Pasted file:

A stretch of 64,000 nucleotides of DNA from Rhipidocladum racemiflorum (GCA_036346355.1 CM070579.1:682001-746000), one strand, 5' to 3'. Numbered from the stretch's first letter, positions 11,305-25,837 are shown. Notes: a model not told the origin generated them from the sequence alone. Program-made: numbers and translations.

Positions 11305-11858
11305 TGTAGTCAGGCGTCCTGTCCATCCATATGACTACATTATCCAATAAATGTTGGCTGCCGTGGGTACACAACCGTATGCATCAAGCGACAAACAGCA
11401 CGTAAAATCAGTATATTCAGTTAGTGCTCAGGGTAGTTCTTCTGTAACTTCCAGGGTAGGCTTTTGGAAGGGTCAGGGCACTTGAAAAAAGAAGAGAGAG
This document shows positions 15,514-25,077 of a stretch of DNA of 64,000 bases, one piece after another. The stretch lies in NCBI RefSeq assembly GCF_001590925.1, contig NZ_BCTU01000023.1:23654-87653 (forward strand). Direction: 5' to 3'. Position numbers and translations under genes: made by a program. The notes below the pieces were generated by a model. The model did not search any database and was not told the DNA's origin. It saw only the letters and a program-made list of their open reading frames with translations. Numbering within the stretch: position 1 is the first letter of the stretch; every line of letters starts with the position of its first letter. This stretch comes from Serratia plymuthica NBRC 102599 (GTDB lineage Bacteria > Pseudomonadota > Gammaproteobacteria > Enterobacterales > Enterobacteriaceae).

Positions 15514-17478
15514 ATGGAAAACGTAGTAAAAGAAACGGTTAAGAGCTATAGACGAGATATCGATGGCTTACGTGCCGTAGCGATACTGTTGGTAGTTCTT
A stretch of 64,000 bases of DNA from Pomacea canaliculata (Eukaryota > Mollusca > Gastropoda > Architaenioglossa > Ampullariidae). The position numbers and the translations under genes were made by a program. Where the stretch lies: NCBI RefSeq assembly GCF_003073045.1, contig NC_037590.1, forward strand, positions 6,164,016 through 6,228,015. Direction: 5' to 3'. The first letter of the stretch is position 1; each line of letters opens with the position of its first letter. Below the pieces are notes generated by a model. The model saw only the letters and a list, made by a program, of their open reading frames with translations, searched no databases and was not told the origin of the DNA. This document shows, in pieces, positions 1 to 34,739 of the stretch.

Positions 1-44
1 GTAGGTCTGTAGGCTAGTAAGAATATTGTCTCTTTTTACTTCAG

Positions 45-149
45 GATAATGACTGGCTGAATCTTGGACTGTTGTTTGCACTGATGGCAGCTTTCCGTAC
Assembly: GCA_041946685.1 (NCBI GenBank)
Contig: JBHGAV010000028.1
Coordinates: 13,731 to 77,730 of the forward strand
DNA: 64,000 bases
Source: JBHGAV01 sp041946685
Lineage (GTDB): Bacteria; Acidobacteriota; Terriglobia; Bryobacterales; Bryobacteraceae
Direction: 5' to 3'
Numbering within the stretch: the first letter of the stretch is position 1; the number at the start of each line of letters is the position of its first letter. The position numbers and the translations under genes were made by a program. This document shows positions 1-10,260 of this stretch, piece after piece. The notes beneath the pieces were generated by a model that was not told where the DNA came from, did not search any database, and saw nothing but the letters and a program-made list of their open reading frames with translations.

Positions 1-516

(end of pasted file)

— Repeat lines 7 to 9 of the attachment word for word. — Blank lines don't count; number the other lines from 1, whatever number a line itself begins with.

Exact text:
15514 ATGGAAAACGTAGTAAAAGAAACGGTTAAGAGCTATAGACGAGATATCGATGGCTTACGTGCCGTAGCGATACTGTTGGTAGTTCTT
A stretch of 64,000 bases of DNA from Pomacea canaliculata (Eukaryota > Mollusca > Gastropoda > Architaenioglossa > Ampullariidae). The position numbers and the translations under genes were made by a program. Where the stretch lies: NCBI RefSeq assembly GCF_003073045.1, contig NC_037590.1, forward strand, positions 6,164,016 through 6,228,015. Direction: 5' to 3'. The first letter of the stretch is position 1; each line of letters opens with the position of its first letter. Below the pieces are notes generated by a model. The model saw only the letters and a list, made by a program, of their open reading frames with translations, searched no databases and was not told the origin of the DNA. This document shows, in pieces, positions 1 to 34,739 of the stretch.

Positions 1-44